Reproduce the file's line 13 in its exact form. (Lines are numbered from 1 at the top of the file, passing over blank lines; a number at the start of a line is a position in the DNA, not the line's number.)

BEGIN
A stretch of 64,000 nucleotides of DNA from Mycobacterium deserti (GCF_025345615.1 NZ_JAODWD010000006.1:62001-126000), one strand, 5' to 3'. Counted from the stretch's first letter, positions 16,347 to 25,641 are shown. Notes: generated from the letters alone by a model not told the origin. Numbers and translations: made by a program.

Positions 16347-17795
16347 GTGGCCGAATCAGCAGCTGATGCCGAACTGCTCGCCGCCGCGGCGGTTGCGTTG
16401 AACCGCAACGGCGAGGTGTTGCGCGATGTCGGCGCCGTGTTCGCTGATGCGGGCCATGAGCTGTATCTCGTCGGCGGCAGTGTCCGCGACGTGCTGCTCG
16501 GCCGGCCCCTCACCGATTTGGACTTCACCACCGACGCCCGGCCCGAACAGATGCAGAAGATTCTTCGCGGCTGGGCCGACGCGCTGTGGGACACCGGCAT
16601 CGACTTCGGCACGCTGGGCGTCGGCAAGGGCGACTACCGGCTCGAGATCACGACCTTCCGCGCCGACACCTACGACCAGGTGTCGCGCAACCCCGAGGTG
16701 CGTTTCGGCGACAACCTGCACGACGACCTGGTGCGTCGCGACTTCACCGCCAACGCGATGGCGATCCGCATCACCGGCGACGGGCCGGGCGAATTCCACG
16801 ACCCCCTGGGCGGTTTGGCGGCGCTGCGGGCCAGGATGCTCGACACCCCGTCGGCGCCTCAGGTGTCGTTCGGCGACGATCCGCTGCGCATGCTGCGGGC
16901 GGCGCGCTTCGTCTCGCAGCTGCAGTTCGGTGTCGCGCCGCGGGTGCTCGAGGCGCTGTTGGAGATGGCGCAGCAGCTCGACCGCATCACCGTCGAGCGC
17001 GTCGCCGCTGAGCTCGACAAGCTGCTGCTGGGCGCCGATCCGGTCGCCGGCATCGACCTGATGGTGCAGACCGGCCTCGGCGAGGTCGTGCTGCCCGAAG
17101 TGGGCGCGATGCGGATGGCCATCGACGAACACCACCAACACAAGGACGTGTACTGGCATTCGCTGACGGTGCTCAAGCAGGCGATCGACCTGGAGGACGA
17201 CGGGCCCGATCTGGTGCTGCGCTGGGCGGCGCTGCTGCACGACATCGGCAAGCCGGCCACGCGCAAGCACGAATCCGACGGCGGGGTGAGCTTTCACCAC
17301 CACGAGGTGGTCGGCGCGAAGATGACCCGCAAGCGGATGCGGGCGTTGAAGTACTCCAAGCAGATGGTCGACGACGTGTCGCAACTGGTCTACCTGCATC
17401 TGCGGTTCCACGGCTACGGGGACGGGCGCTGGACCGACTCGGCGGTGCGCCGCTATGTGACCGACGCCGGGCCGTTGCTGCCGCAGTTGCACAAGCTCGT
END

17301 CACGAGGTGGTCGGCGCGAAGATGACCCGCAAGCGGATGCGGGCGTTGAAGTACTCCAAGCAGATGGTCGACGACGTGTCGCAACTGGTCTACCTGCATC